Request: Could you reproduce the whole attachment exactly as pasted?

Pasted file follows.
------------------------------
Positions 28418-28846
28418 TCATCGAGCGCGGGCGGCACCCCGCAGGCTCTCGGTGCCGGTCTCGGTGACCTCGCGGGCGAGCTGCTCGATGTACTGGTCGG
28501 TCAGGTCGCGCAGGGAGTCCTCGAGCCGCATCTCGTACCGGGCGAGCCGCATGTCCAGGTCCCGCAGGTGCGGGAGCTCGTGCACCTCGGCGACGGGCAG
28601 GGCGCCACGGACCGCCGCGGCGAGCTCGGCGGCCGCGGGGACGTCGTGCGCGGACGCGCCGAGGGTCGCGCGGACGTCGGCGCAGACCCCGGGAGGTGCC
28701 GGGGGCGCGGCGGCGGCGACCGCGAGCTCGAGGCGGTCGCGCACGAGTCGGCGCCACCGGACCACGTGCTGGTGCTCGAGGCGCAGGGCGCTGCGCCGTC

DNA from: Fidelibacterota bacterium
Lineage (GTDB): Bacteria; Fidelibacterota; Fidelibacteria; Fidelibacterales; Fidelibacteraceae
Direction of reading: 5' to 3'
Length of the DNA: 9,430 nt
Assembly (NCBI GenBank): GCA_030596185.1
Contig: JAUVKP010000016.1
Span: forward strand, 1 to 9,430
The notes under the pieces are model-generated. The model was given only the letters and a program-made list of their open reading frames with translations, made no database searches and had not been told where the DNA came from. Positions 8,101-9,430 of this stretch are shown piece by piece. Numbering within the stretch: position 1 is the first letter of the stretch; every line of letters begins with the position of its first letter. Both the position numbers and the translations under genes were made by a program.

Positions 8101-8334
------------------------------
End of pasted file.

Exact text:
Positions 28418-28846
28418 TCATCGAGCGCGGGCGGCACCCCGCAGGCTCTCGGTGCCGGTCTCGGTGACCTCGCGGGCGAGCTGCTCGATGTACTGGTCGG
28501 TCAGGTCGCGCAGGGAGTCCTCGAGCCGCATCTCGTACCGGGCGAGCCGCATGTCCAGGTCCCGCAGGTGCGGGAGCTCGTGCACCTCGGCGACGGGCAG
28601 GGCGCCACGGACCGCCGCGGCGAGCTCGGCGGCCGCGGGGACGTCGTGCGCGGACGCGCCGAGGGTCGCGCGGACGTCGGCGCAGACCCCGGGAGGTGCC
28701 GGGGGCGCGGCGGCGGCGACCGCGAGCTCGAGGCGGTCGCGCACGAGTCGGCGCCACCGGACCACGTGCTGGTGCTCGAGGCGCAGGGCGCTGCGCCGTC

DNA from: Fidelibacterota bacterium
Lineage (GTDB): Bacteria; Fidelibacterota; Fidelibacteria; Fidelibacterales; Fidelibacteraceae
Direction of reading: 5' to 3'
Length of the DNA: 9,430 nt
Assembly (NCBI GenBank): GCA_030596185.1
Contig: JAUVKP010000016.1
Span: forward strand, 1 to 9,430
The notes under the pieces are model-generated. The model was given only the letters and a program-made list of their open reading frames with translations, made no database searches and had not been told where the DNA came from. Positions 8,101-9,430 of this stretch are shown piece by piece. Numbering within the stretch: position 1 is the first letter of the stretch; every line of letters begins with the position of its first letter. Both the position numbers and the translations under genes were made by a program.

Positions 8101-8334